16. 16. Japan in World War I• Japan was allied with Britain during WWI and occupied Germany’scolonies in Asia.• Most of these colonies remained with Japan when the war endedas mandates under the League of Nations.• The possession of the Carolina, Marianna and Marshal islandchains, left control of the sea lanes between North America andAustralia and the Philippines in Japanese hands.• When the Revolution in Russia pulled it from WWI, in 1917, theJapanese took the opportunity to expand it’s military forces furtherinto Russian territory and pushed into Siberia (in a military actionapparently intended to support the Tsarist regime and with thesupport of 13 other nations.)• The Japanese forces remained in the region until 1922.
    17. 17. Japan in the Inter War Years• During the inter-war years their was an attempt by the world powersto maintain a balance of power by limiting military expansion• The worlds major powers met in Washington in 1921 to attempt todisarm and stabilize the Pacific region.• Both the Americans and the British wanted to limit naval expansionby the world powers, by limiting the size and tonnage of the world’sbattleships.• The Japanese were forced to accept a fleet size of 60% of thatallowed to the US and Britain, in exchange for an agreement thatthose nations not fortify their possessions in the Pacific exceptingSingapore (British) and Hawaii (US)• This 5:3 ration left Japan the dominant naval power in the Pacific asboth the US and Britain had to protect their interests outside of Asiaand Japan did not• Further attempts were made to limit naval expansion .• However limiting Japan’s expansion failed when the Japanese walkedout of international negotiations in 1934.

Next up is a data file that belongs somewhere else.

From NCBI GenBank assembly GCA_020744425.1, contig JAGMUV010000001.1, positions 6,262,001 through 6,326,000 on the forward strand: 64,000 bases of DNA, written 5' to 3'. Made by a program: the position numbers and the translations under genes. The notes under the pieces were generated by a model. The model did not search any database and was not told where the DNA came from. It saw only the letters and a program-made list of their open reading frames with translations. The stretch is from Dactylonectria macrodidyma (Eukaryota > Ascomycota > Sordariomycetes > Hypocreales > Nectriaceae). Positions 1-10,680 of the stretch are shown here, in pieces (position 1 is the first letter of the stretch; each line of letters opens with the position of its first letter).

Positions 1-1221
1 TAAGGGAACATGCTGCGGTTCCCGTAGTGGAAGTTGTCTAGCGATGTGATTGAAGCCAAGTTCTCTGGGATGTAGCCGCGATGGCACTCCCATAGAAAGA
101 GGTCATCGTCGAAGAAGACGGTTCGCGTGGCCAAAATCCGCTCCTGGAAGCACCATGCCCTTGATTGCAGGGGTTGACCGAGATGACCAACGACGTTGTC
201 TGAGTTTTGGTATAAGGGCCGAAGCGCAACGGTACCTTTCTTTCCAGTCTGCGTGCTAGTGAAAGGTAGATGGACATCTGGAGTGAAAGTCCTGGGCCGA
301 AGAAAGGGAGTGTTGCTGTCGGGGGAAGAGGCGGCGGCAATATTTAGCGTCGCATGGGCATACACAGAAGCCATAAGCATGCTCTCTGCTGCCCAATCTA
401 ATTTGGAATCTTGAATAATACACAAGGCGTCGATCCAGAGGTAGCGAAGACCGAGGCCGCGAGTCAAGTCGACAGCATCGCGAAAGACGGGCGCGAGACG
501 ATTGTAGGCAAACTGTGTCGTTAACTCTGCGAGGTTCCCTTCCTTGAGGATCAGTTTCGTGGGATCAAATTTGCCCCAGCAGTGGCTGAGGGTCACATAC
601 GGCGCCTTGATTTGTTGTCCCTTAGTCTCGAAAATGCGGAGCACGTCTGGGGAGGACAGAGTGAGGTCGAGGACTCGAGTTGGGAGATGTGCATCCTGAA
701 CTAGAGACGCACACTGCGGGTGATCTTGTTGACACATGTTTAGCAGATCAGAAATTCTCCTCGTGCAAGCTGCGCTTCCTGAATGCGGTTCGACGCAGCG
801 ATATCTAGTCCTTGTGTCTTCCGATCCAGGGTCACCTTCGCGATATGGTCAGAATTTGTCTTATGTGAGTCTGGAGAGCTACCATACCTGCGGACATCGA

18. 18. American involvement in Asia• The American’s attempted to stabilize the situation in Asia bylooking to China.• They spearheaded the Nine Power Treaty that ended “TreatyPorts,” implemented a modified Open Door policy andguaranteed China’s borders (effectively halting Japaneseexpansion into China.)• However they stopped short of enforcing China’s possessionof Manchuria, and so avoided directly challenging Japan’sexisting position on the Asian mainland.• Both sides continued to mass military forces, Britain and theUS in gunboats on Chinese rivers and the Japanese byreinforcing its army in Manchuria